Data assimilation of incoherent scatter radar observation into a one-dimensional midlatitude ionospheric model by applying ensemble Kalman filter
Article first published online: 14 DEC 2007
Copyright 2007 by the American Geophysical Union.
Volume 42, Issue 6, December 2007
How to Cite
2007), Data assimilation of incoherent scatter radar observation into a one-dimensional midlatitude ionospheric model by applying ensemble Kalman filter, Radio Sci., 42, RS6006, doi:10.1029/2007RS003631., , , , , , , , and (
- Issue published online: 14 DEC 2007
- Article first published online: 14 DEC 2007
- Manuscript Accepted: 21 AUG 2007
- Manuscript Revised: 3 AUG 2007
- Manuscript Received: 24 JAN 2007
- data assimilation;
- ensemble Kalman filter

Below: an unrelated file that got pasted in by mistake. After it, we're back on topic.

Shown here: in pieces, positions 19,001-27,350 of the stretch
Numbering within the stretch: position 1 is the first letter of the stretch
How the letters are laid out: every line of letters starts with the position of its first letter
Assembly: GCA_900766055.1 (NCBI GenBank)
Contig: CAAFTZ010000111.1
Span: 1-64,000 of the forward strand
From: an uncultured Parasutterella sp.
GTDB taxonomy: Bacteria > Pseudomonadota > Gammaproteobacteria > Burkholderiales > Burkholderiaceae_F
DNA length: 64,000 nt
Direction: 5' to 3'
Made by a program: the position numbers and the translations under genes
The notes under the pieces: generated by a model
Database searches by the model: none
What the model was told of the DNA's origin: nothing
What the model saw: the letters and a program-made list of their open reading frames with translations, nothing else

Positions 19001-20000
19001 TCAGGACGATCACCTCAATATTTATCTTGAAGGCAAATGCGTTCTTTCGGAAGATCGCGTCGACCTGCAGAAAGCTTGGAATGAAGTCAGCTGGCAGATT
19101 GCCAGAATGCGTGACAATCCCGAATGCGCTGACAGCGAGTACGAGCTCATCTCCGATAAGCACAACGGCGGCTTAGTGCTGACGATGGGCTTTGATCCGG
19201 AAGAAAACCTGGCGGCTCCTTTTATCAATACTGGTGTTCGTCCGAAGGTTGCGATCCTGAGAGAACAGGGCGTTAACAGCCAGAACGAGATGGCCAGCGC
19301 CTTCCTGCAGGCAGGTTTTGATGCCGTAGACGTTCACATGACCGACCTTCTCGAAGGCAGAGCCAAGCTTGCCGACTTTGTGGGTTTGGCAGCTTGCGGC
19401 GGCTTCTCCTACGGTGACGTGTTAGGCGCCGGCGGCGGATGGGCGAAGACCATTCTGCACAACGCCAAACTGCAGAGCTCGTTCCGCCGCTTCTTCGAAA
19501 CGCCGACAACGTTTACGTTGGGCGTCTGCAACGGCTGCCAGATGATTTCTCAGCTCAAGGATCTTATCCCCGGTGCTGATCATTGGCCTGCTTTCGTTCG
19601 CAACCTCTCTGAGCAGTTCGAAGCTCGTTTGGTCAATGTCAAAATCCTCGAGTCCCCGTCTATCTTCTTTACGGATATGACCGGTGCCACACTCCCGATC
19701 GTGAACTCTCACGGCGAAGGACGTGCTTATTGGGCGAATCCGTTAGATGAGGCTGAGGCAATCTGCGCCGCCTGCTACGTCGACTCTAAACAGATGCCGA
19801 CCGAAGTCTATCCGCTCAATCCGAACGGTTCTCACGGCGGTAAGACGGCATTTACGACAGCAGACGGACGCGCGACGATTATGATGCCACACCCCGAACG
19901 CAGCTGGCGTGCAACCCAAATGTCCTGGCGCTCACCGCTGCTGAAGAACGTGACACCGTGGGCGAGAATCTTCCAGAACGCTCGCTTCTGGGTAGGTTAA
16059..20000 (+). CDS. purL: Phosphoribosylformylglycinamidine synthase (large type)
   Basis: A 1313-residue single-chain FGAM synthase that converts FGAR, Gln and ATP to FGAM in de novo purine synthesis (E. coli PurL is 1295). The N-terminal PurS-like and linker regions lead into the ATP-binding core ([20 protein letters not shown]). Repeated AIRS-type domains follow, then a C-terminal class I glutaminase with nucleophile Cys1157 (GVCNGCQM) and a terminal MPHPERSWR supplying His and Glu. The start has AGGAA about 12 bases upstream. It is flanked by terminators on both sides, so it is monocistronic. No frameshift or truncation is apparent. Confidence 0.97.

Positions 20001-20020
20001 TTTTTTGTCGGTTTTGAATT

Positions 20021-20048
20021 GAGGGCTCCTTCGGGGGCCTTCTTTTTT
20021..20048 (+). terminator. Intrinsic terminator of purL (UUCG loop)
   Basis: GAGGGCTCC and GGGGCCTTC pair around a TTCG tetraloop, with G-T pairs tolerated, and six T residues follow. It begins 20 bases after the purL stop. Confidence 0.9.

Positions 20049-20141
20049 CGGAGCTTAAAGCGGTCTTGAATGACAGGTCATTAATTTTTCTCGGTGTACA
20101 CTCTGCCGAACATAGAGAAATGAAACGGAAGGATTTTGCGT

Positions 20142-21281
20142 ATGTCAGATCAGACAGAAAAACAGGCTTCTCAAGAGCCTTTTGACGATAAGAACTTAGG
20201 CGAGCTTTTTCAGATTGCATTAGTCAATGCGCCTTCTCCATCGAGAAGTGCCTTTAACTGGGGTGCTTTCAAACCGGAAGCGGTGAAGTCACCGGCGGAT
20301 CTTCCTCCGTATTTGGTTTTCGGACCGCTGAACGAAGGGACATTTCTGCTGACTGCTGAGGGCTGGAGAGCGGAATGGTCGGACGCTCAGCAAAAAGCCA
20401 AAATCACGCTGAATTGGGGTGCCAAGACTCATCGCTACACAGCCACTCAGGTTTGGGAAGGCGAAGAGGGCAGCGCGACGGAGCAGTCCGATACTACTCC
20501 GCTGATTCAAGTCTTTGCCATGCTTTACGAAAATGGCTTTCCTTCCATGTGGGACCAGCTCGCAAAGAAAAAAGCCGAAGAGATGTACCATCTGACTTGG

In this paper, electron densities during 25–28 September 2000 observed by the Millstone Hill incoherent scatter radar (ISR) are assimilated into a one-dimensional midlatitude ionospheric theoretical model by using an ensemble Kalman filter (EnKF) technique. It is found that (1) the derived vertical correlation coefficients of electron density show obvious altitude dependence. These variations are consistent with those from ISR observations. (2) The EnKF technique has a better performance than the 3DVAR technique especially in the data-gap regions, which indicates that the EnKF technique can extend the influences of observations from data-rich regions to data-gap regions more effectively. (3) Both the altitude and local time variations of the root mean square error (RMSE) of electron densities for the ensemble spread and ensemble mean from observation behave similarly. It is shown that the spread of the ensemble members can represent the deviations of ensemble mean from observations. (4) To achieve a better prediction performance, the external driving forces should also be adjusted simultaneously to the real weather conditions. For example, the performance of prediction can be improved by adjusting neutral meridional wind using equivalent wind method. (5) In the EnKF, there are often erroneous correlations over large distance because of the sampling error. This problem may be avoided by using a relative larger ensemble size.